The donkey-ridding Jesus takes away your need to defend yourself, excuse yourself, to begin every other sentence with "I'm sorry." That's how His taking away the chariots from Ephraim and the war-horses from Jerusalem applies to you. They didn't need them to defend themselves anymore because King Jesus brought peace. All the battle bows can be broken because God has shot every one of His arrows of wrath and judgment into the donkey riding Jesus. That's what Scripture says, Psalm 38:2, "Your arrows have pierced Me." Lamentations 3:12 says, "He drew His bow and made Me the target for His arrows." The donkey riding Jesus proclaims peace to all nations because His rule is one of forgiveness because God no longer can see the sins that were put on Jesus and carried away.
Last week I pointed out we display Christ crucified more often than we do Christ riding on a donkey, but symbols can become so familiar they cease to remind or teach. You couldn't look at a donkey anytime this week and not remember what rode into your life on the back of one. I dare say very few people anymore ask you about the crucifix you wear around your neck, but if that was a little brass donkey this week, they sure would.
This text connects us to Judgment Day, Christmas Day, and our day to day life, but above all it must connect to us. You know how frustrating it is when your electronic device says it's lost the connection. How much more so to lose one's connection to the things of God? Can you hear me now?
In the text the Pharisees think the crowd is blaspheming for calling the donkey riding Jesus "King" and the Blessed One who comes in the name of Yahweh. They order Jesus to rebuke them. Jesus responds that if they are silent the very stones would cry out. Make a firm connection between the power of God and you.
John the Baptist declares in the opening of this Gospel that God can make children out of stones if He wants to. See what a miracle conversion, believing in Jesus is? If you're a rock, an island with no connection to the Land Mass that is reality, that is to the Holy Trinity, you can do nothing to move towards God or even want God. You're not even a poor man made out of muscle and blood. You're stone, inanimate, spiritually dead stones. But God can make a true, dear, beloved child out of you. It's all His work, all His miracle. You don't have a part, portion, role. You're acted on.
Don't believe me? He made the rock Peter cry out in living faith, didn't He? Peter cried out, "You are the Christ the Son of the Living God" and Jesus told Peter the rock, that flesh and blood, let alone inanimate stone, hadn't revealed this to him but His Father in heaven. And He has revealed it to you as well. The Father in heaven has spoken to you by Word and Sacrament saying Jesus is the answer to the sins you can't forgive yourself for or others won't forgive you for. The Father in heaven has revealed to you that Jesus is the answer to whatever ails you in body and soul.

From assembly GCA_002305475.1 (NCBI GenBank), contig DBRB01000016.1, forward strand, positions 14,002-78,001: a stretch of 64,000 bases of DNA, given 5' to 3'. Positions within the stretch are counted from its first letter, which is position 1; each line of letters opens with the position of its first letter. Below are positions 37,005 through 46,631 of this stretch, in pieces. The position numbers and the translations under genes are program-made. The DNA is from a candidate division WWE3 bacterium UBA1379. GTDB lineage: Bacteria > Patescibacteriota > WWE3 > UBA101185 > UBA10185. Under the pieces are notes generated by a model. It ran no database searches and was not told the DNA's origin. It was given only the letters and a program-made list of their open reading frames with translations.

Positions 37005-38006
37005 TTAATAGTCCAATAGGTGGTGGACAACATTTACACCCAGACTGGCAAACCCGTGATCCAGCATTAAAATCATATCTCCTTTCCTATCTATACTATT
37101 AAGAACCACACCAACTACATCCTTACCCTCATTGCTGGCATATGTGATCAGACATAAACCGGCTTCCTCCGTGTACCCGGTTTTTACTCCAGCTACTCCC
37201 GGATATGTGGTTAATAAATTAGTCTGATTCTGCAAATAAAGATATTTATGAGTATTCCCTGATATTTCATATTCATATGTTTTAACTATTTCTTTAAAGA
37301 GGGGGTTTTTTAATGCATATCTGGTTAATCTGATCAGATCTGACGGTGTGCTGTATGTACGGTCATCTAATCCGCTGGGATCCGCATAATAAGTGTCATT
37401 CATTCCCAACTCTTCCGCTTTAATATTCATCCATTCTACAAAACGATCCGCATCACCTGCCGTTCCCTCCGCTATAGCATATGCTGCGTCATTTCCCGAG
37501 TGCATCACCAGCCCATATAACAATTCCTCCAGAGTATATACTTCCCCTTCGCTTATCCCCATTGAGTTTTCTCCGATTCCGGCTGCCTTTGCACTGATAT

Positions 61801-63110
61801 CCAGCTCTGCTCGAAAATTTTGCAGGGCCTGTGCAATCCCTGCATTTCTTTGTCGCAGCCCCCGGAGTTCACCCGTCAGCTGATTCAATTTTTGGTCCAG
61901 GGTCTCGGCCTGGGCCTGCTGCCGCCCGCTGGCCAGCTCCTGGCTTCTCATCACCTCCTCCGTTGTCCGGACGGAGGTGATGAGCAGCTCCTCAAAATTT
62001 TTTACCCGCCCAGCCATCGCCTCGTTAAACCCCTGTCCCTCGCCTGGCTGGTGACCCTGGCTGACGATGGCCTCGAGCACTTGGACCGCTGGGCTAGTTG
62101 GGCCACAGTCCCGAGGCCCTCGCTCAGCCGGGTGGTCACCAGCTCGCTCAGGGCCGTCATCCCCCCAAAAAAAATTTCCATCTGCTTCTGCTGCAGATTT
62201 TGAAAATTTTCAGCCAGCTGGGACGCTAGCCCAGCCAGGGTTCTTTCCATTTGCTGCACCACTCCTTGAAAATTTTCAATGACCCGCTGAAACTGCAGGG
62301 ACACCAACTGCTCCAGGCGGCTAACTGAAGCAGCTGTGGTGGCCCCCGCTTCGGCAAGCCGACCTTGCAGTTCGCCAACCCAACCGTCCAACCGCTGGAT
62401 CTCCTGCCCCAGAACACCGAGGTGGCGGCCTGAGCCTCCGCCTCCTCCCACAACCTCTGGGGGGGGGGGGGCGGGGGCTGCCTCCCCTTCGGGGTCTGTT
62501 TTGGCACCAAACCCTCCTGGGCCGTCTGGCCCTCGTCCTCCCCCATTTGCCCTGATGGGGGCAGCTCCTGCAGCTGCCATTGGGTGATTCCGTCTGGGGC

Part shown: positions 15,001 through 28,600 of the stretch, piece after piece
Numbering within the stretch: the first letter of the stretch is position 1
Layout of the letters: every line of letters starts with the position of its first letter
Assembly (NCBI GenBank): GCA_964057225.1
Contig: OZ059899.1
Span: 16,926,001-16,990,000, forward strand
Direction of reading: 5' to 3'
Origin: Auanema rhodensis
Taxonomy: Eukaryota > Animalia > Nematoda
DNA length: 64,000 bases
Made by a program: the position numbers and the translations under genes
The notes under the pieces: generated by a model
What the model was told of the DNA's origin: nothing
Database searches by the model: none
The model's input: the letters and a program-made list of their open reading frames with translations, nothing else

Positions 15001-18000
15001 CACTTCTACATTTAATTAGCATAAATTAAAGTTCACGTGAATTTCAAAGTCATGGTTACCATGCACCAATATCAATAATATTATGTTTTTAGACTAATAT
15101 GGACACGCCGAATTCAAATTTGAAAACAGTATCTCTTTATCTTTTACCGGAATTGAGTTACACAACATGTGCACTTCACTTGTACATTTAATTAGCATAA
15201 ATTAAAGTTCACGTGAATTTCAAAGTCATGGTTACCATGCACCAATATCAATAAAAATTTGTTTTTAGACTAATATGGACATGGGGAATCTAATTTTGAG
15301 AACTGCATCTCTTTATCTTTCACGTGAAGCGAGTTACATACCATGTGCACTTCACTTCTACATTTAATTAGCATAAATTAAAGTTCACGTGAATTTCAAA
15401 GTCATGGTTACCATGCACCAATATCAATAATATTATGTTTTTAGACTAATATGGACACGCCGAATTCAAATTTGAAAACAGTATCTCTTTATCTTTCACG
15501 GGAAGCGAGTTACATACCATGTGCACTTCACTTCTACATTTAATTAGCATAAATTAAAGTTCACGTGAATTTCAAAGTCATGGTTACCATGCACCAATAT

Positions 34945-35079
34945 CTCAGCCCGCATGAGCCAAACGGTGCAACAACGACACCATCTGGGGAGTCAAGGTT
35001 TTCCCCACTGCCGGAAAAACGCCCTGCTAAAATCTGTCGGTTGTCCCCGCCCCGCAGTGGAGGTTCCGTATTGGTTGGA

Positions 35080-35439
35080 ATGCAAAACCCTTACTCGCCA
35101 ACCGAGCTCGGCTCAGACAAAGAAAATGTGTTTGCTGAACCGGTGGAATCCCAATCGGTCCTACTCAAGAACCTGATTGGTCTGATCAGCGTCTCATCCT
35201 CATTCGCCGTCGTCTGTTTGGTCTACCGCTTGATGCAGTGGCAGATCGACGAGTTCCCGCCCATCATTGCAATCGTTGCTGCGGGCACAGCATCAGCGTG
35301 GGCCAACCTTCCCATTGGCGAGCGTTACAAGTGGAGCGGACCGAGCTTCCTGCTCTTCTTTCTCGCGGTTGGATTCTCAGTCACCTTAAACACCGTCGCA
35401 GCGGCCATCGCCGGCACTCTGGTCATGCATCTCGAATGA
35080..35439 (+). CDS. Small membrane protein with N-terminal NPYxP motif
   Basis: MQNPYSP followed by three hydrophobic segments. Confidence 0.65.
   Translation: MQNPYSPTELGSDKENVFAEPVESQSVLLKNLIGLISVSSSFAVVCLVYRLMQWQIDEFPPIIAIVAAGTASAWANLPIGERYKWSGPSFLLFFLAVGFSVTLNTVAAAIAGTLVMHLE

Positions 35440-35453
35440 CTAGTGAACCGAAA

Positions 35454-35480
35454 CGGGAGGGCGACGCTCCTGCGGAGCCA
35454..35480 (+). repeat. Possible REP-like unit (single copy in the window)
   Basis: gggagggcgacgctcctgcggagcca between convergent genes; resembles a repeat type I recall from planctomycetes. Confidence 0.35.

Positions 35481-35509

He who rides in on a donkey is here not to give you everything your heart desires but everything your heart, your soul, your self needs, and pledges to give you the very desires your heart is to have. Get that? Just like you're doomed to frustration if you ask questions that God doesn't answer in Scripture, you're doomed to sadness, moroseness, agitation if you desire only what God has nowhere promised to give. Therefore, since you're made of stone and can't change what you desire at will for what will does a rock have God promises to give you what you should desire: Jesus blood and righteousness. Jesus washing and rebirth. Jesus peace that goes beyond what anyone could ever understand.
Peter, the One Jesus miraculously converted into a crying rock, goes on to say in his first letter to us that God for Jesus' sake has made us living stones to praise the One who has called us out of darkness into His marvelous light. Look at the bulletin cover. You see there not just a donkey but a stone. The donkey is to connect you to the Jesus who rode in on it this week with righteousness, salvation, and peace for you. The stone is you. See the stone opening a mouth that stones aren't suppose to have and praising King Jesus for rescuing it from darkness.
You know where this week is heading: to where the sun will fail and darkness will reign for 3 dread hours, but Jesus bears that darkness so He can call you into the marvelous light of Easter where a stone that can't be moved is and so opens up an eternity of blessing for rocks like us.
The Lord wants you connected all this week. Yes, take your palms home; put them behind crosses and pictures of Jesus, but take your bulletin home too. Put it somewhere you will see it. Stay connected to the donkey that brings the Jesus that makes rock hard hearts like ours cry out in joy, in righteousness, in salvation. Amen.
Rev. Paul R. Harris
Trinity Lutheran Church, Austin, Texas
Palm Sunday (20150329); Luke 19:28-40; Zechariah 9: 9-10